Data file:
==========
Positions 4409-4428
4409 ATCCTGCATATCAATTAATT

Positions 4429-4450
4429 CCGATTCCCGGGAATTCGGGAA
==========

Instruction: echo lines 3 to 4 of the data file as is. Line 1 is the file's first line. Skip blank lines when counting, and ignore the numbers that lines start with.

Positions 4429-4450
4429 CCGATTCCCGGGAATTCGGGAA